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GOV 2302: Science-Technology Policy: Search Strategy and Source Evaluation Resources

Research Strategies

Types of Information Sources

Source types make up the scope of the literature you are searching. Common source types (which can be in print or online) include:

  • Books that encompass a single work.
  • Books that incorporate multiple works (such as a collection of essays by scholars).
  • Journal articles (look for peer-reviewed articles).
  • Conference Papers.
  • Technical Reports.
  • News articles.
  • Websites (such as government or NGO websites).

Please see the chart below for further discussion of resource types and the kinds of information each resource conveys. As students begin to approach the research process, they should ask themselves what kinds of informational needs they may have for their projects or course assignments, as well as how different types of resources address some of these needs.

Questions to Ask When Evaluating the Sources You Find:

The 5 Ws The Surface-Level Questions The Deeper Questions


Who is the author, editor, or creator? Is the author qualified to write about this topic? 

What makes them qualified? First-hand experience? An advanced degree?


What type of document is it? For example, is it a newspaper article? A blog? A government website? A scholarly article? A book?  

What is it about?

Is the source type appropriate for the type of research you are doing?

Is it relevant to your research?


When was this source published? 

Is the publication date appropriate for the type of research you are doing?


Where did the authors get their information from? Are citations provided?

Did the authors cite sources that are credible? 


What was the goal of the author or publisher?

Who is the intended audience?

Is there bias? Bias does not necessarily negate credibility. We all have biases. The question then becomes: are those biases disclosed? Do they impact the quality of the information?

Was this source created for a scholarly audience or a more general audience?

Do your best to find the answers to these questions. Use these questions to help answer the broader question: Is this source appropriate to use for the research that I am conducting?

Evaluating sources is an ongoing activity you will do throughout your research, and it includes evaluation of your own search process. As you search, pay attention to the keywords and phrases you are using. Are you looking for information that will only confirm what you already suspect? Or are you looking for possibly contradictory or opposing information as well? Do you have any 'go-to' sources that you use to find information? Or are you using a variety of search tools and looking for different points of view? 

Keywords & Subject Headings: When looking for resources in the Gordon Library catalog, a good initial strategy to guide your search is using subject headings as your keywords. Subject headings are preferred, standardized terms developed by subject area experts, whereas 'keywords' are generally based upon natural or subjective language. In this way, Subject Headings are a kind of controlled vocabulary, and they form the organizational backbone of searchable platforms, which facilitate automated, efficient searching. Many libraries (WPI included) use Library of Congress Subject Headings (LCSH)--which are generated by the Library of Congress--as their preferred terms. As it relates to searching, the key difference is that Keyword searches look at most (if not all) of the words in a catalog record, but subject searches only look for words in the subject heading fields (6XX). As a result, subject searches are more precise, so subject search results will be more specific. Consider some of the approaches recommended by librarians in the following video--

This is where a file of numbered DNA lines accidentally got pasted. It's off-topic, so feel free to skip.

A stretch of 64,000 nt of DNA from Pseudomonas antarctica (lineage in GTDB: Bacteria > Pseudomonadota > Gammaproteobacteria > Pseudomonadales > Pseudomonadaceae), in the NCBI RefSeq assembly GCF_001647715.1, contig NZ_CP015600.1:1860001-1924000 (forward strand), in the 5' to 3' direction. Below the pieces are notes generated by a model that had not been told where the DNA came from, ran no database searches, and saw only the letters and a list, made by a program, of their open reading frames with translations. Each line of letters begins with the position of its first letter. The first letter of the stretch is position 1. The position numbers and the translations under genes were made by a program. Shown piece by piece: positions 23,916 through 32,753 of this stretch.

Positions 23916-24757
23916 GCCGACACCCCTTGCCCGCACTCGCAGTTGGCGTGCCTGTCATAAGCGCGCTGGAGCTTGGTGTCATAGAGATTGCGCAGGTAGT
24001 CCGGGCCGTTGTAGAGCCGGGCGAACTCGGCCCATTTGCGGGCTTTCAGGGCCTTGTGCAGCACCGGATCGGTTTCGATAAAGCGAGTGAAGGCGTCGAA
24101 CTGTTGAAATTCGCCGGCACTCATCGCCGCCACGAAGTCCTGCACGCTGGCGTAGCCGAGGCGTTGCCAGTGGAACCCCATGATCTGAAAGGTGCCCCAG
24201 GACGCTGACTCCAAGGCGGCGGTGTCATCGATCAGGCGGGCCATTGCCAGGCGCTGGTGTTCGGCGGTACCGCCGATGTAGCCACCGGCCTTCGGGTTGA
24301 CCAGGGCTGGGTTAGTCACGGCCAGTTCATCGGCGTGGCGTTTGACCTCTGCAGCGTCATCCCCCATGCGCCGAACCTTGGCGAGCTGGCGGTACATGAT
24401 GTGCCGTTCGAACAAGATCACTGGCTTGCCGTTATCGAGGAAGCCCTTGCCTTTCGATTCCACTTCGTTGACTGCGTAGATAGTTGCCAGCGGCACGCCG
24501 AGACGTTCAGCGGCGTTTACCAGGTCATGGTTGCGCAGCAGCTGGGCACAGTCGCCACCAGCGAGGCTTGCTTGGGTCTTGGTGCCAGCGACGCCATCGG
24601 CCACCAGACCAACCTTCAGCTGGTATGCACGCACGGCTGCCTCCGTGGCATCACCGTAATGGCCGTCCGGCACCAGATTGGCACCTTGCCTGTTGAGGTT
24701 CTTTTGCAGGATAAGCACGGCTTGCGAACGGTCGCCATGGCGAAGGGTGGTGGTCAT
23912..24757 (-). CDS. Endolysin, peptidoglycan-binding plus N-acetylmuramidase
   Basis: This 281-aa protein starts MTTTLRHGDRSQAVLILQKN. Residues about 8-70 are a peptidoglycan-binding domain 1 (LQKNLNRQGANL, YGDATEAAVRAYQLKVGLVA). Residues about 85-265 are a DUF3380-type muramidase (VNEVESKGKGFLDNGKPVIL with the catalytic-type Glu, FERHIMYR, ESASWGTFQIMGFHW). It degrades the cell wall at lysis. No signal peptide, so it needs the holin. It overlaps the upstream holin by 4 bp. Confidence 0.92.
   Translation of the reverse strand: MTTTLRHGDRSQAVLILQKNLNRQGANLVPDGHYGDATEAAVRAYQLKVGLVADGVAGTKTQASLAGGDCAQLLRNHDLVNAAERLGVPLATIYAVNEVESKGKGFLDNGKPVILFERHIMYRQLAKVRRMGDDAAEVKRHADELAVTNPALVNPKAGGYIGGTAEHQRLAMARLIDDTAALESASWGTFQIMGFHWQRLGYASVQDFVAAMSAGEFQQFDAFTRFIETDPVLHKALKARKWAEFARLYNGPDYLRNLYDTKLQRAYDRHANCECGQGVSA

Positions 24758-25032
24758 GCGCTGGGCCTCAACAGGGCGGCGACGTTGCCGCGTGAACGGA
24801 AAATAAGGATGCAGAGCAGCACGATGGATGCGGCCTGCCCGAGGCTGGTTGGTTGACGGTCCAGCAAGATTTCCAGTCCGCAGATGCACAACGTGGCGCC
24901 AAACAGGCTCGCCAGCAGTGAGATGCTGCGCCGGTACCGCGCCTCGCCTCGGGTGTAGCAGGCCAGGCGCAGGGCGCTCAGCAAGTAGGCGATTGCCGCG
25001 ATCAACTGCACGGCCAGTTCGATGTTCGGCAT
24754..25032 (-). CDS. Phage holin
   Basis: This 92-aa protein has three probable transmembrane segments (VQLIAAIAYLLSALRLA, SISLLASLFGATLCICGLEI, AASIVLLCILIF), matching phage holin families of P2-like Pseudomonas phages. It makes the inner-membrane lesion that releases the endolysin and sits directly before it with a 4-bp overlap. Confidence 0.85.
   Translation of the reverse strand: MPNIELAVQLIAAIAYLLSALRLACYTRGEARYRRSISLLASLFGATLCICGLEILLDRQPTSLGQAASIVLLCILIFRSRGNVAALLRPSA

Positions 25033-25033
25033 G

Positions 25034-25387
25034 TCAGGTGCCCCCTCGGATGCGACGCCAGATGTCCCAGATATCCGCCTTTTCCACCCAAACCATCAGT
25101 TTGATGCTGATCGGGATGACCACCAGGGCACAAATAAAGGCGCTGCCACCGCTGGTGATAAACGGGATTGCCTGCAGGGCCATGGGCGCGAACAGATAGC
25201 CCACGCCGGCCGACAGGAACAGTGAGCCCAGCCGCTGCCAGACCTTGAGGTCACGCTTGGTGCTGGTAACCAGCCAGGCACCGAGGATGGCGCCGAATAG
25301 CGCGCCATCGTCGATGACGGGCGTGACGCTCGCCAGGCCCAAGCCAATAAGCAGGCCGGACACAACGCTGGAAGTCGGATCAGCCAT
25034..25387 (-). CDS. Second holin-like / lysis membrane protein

Developing keywords for research

Run Time: 2:44

Key Student Learning Competencies:

  • What are Keywords? (0:22)
  • Sample--Generating Keywords (0:38)
  • Effectively Using Keywords (0:53)
  • Using a Thesaurus (1:34)
  • Refining Search Results (1:48)
  • Evaluating a Library Record (2:10)


Check out some of the following tutorials related to the research process.

Library Searching in 60 Seconds

Run Time: 1:03

Key Student Learning Competencies:

  • Gordon Library Homepage (0:15)
  • Search Overview (0:30)
  • Filters (0:45)

Locating relevant databases for research

Run Time: 2:27

Key Student Learning Competencies:

  • Understanding Relevance in Relation to Research Needs (0:21)
  • Understanding Databases (0:46)
  • Locating Databases (1:04)
  • Search Databases A-Z (1:04)
  • Search Databases by Subject (1:33)
  • Search Databases by Type of Resource (2:09)

Finding full-text videos

Run Time: 2:55

Key Student Learning Competencies:

  • Why Search for Full-Text Articles? (0:30)
  • Sample Full-Text Search via SCOPUS (0:52)
  • Sample Search w/ Strategies (1:18)
  • Search Tips (1:27- 2:06)
  • Filters (2:10)

Peer Review Overview 

Run Time: 2:52

Key Student Learning Competencies:

  • What is Peer-Review? (0:10)
  • The Impact of Peer-Review Processes (0:50)
  • The Peer-Review Process (1:39)
  • Locating Peer-Reviewed Articles via the Gordon Library (2:25)


The following tutorials will help students identify valid, legitimate, and scholarly appropriate information for student research.


Run Time: 3:17

Key Student Learning Competencies:

  • What is TRAAP? (0:05)
  • Timeliness (0:26)
  • Relevance (1:03)
  • Authority (1:46)
  • Accuracy (2:15)
  • Purpose (2:40)


Run Time: 1:52

Key Student Learning Competencies:

  • What is SIFT? (0:12)
  • Step 1: STOP (0:19)
  • Step 2: Investigate (0:41)
  • Step 3: Find (1:05)
  • Step 4: Trace (1:36)